BrainlessYesterday on Facebook an old high school classmate posted a program from our 8th grade play. I usually eat up this kind of memorabilia with a large spoon, because I didn’t save enough stuff from my youth. Poems or drawings that were in our quarterly school publications are gone, until someone opens up a trunk in their mom’s attic, finds some relic from our school daze and decides to take the time to scan it and share it on Facebook.

So I looked at this program with the hungry eyes of one who wants to remember – to be transported back in time if even for a few seconds. The look of it made me laugh; this was decades before even the most rudimentary version of desktop publishing was available. The program was typed on some electric typewriter in the school office and then mimeographed.

As I read the cast and crew on the program, I saw my name. I was a gypsy singer. Hmmmmm. A gypsy singer? Me?

I have no memory whatsoever of being in this play. None at all. NONE.

I was in a ton of plays in my youth and I remember all of them. I remember playing Cinderalla in the 6th grade play. I’ve blogged about that one before.

I remember being in our town’s production of “The Music Man,” which was held outdoors during the summer of, I’m going to guess, 7th grade. I remember this because in between scenes I would run out into the park to meet up with friends and spy on this guy Erik that I had a crush on. I can still sing all the “townfolk” songs from that play.

I remember playing Eeyore in a silly little production my improv class put on for the elementary school kids. I wound up in the hospital after the show with 4 stitches in my knee from crawling over a nail that had popped up on the stage.

I remember auditioning for a high school play when I was only in middle school.  They needed kids for a few of the segments, and they had us sing a short portion of “Follow the Yellow Brick Road” as part of our audition. After I finished, the director said “Well!” in a pleased manner. I was given a solo in the opening song, but wasn’t in any of the rest of the play. This really bothered me, so my mom, who was also in the play, spoke to director and she let me be one of kids in the “Oliver” segment.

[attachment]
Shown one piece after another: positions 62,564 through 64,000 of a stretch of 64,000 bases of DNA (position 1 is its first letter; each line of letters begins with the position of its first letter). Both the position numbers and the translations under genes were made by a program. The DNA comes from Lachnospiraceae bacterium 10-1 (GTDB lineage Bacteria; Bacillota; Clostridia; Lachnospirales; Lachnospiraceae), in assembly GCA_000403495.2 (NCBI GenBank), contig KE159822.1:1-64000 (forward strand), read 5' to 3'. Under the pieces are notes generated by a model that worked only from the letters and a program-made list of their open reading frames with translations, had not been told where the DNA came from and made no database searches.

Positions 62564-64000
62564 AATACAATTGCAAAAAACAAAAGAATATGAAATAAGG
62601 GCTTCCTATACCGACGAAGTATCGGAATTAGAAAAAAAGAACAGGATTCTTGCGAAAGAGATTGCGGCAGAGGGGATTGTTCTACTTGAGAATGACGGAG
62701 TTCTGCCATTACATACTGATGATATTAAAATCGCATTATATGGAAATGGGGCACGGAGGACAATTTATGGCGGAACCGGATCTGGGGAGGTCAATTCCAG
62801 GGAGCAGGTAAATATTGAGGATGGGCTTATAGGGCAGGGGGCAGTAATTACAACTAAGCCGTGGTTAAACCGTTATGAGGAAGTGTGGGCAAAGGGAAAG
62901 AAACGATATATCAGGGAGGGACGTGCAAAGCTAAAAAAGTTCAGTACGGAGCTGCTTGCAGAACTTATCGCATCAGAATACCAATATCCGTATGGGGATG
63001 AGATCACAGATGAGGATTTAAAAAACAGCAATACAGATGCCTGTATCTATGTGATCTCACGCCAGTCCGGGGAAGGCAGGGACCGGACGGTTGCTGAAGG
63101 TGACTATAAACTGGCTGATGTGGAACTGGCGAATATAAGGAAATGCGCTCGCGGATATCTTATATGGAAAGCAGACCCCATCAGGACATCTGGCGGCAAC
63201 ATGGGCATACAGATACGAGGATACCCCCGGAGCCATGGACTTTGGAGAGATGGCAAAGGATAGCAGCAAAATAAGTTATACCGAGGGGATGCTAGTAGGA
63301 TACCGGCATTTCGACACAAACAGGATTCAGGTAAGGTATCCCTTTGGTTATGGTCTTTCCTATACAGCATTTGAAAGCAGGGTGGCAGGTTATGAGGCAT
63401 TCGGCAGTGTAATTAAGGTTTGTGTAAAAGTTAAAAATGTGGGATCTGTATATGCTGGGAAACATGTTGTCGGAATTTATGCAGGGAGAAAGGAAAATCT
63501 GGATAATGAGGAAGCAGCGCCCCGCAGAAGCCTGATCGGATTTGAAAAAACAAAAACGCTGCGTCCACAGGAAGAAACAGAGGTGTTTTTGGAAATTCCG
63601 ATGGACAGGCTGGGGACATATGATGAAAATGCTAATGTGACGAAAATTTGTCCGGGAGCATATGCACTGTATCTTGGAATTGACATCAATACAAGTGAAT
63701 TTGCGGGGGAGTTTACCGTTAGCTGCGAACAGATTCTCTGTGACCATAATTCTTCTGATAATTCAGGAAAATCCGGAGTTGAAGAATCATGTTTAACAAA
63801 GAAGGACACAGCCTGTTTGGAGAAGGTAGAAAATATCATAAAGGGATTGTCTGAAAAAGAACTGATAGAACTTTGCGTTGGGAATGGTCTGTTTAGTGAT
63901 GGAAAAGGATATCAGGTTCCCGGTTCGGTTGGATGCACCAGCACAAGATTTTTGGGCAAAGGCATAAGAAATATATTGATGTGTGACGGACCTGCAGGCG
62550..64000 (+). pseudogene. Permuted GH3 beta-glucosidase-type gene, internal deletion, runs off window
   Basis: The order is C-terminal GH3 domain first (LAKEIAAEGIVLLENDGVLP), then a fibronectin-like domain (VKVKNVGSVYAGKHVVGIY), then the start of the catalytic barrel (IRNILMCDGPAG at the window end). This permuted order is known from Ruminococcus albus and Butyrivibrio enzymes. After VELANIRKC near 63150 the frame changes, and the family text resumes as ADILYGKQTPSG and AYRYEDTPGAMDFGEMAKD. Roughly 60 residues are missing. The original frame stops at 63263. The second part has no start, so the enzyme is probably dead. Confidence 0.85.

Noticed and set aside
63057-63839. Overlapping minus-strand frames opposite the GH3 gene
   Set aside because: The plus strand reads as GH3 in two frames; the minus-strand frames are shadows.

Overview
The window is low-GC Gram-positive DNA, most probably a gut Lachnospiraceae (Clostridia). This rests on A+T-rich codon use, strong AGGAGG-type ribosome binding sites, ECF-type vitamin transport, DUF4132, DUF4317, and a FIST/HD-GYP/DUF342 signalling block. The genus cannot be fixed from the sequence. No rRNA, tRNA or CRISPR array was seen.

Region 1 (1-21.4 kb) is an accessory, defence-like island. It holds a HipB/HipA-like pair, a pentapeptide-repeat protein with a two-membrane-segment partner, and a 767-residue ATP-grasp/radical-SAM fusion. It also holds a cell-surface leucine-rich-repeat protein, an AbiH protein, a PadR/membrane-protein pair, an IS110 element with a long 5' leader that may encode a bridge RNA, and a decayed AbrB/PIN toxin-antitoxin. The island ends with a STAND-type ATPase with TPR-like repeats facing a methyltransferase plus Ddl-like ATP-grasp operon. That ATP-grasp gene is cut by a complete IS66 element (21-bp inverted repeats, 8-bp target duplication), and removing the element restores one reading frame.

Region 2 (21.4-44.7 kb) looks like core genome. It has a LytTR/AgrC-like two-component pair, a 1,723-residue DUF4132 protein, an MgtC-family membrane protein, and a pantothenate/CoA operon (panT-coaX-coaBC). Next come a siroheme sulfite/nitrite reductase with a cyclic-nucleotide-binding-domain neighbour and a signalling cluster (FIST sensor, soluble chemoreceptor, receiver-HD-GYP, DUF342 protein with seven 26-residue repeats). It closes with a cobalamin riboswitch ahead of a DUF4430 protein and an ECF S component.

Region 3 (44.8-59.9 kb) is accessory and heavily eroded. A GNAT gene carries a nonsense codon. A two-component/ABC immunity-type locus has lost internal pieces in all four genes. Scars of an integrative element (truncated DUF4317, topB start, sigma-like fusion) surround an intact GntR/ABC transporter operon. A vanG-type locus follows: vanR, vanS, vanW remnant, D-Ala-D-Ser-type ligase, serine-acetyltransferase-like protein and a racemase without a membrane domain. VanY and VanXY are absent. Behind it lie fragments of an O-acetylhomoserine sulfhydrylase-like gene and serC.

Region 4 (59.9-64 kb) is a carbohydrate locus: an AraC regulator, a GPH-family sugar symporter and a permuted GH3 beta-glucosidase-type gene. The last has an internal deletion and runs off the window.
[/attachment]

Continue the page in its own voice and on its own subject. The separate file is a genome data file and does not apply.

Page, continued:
I can remember participating in our high school productions of “The Pajama Game” and “How to Succeed in Business Without Really Trying.” Those were almost no fun because the director of those plays always used the same actors for the lead year in and year out. I always got “chorus” which was a bummer, and made me stop trying out for them all together. However, once I was given a part in a one act scene from this play “Vanities”  about three high school cheerleaders – I was given one of the LHS uniforms to wear. Oh boy, I bet that made some of the mean girls snicker…

I remember my senior year play, “Stage Door” where I played Jean Maitland, the second female lead. I also remember how they left my name out of the play’s synopsis in our yearbook.

My point is I can remember all of these productions – maybe not every detail of them, but enough so that some memory of them has a permanent place in my brain.

So why in the world can I not remember one millisecond of having portrayed a gypsy singer in “Young Dracula or the Singing Bat?” Where on earth did those memories go?

I was talking to my friend John about this, and of course he remembered the play, and remembered me in it. This was beginning to feel like a Twilight Zone episode. It was actually really scary. It’s one thing to not think about something for a really long time, but to lose all recollection of it at all?

And then John said something sort of funny…he said, “Well, your busy, and have a lot to do. There’s a lot going on in your life.”

Is that how the brain works? I mean, at sometime in the past did a warning message flash inside my body “hard drive is almost full?” Maybe when my 2nd daughter was born, or when I started my new job did my brain needed to make room for new stuff and simply deleted old files? If so, what other great memories am I at risk of losing?

See folks THIS is why I blog. I need to have these memories locked in cyberspace. Cause like a nude selfie that was posted on instagram or tweeted, even if it’s deleted, what ever you’ve posted is always floating out there somewhere, waiting to be Googled and rediscovered.

Unlike my brain. I need to log onto